Have you seen the wonderful designs of William Morris?
A key figure in the Arts & Crafts Movement, Morris championed a principle of handmade production that didn't chime with the Victorian era's focus on industrial'progress.
The source of the rug comes from the book Oriental Rugs Volume 1 Caucasian, Ian Bennett, Oriental Textile Press, Aberdeen 1993, pg.184. This is a multiple octagon medallion design prayer rug from the late 19th century, Shirvan region, Caucasus area. Shirvan is one of the principal weaving areas of the Caucasus, stretching from the central east coast some three or four hundred kilometers inland. Located within it are several towns that, according to Kerimov and Schürmann, have become associated with particular designs; these include Bidjov, Marasali, Khila, Surahani, Baku, and Saliani. Many authors also include Chajli and Akstafa rugs, although we have included the former with Gendje pieces and the latter have been treated as a separate sub-group. There are, of course, many rugs which, both structurally and stylistically, can be assigned with some degree of confidence to Shirvan but not to any particular place within it (although many authors and dealers would maintain that it is possible to differentiate, again on structural evidence, between rugs from the north and south of the region). This prayer rug has typical Caucasian hooked octagon medallions covered with floral composition in the field and is framed with a series of borders. The design of the rug is interpreted by our designers, and vivid colors are used for this rug.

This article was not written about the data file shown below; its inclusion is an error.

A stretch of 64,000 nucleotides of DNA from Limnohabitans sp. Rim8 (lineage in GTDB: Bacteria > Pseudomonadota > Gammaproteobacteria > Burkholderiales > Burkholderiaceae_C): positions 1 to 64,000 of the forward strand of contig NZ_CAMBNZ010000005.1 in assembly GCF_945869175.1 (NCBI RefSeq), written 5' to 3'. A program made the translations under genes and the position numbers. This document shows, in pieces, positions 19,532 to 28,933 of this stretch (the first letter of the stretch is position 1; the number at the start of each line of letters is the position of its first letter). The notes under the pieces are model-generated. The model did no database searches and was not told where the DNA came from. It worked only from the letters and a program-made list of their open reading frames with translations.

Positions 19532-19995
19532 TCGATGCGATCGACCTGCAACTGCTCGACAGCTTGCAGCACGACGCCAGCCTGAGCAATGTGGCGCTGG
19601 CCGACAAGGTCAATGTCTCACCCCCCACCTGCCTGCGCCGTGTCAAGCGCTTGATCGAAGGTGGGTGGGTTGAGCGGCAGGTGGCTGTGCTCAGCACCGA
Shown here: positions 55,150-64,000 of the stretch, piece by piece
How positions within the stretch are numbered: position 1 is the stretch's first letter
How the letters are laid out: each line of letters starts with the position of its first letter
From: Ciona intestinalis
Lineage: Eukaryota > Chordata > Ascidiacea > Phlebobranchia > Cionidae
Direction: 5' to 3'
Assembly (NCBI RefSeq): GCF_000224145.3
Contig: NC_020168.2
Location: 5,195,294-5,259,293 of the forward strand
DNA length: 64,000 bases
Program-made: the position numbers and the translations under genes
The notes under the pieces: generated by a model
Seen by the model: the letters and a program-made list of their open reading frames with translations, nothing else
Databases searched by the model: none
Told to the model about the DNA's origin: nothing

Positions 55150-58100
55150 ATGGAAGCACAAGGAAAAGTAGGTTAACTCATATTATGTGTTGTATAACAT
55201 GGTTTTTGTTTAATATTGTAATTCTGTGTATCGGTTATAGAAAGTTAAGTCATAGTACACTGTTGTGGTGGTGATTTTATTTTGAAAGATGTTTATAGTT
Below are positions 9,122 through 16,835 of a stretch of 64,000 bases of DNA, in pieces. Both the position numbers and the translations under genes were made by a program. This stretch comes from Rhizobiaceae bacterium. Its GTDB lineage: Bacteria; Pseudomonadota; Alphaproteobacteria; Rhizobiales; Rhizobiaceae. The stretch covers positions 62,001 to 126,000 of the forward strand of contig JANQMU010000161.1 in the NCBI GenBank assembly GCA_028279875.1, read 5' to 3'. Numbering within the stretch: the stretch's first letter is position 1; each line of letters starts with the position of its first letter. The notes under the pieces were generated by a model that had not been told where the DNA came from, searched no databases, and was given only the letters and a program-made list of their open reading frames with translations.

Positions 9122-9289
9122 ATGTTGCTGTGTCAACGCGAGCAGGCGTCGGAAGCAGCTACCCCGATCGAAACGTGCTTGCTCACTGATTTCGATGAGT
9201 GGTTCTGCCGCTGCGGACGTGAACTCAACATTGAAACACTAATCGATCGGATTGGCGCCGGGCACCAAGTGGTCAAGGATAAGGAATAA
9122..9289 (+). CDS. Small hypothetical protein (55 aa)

Color summary: 10 colors of total most used 4 colors are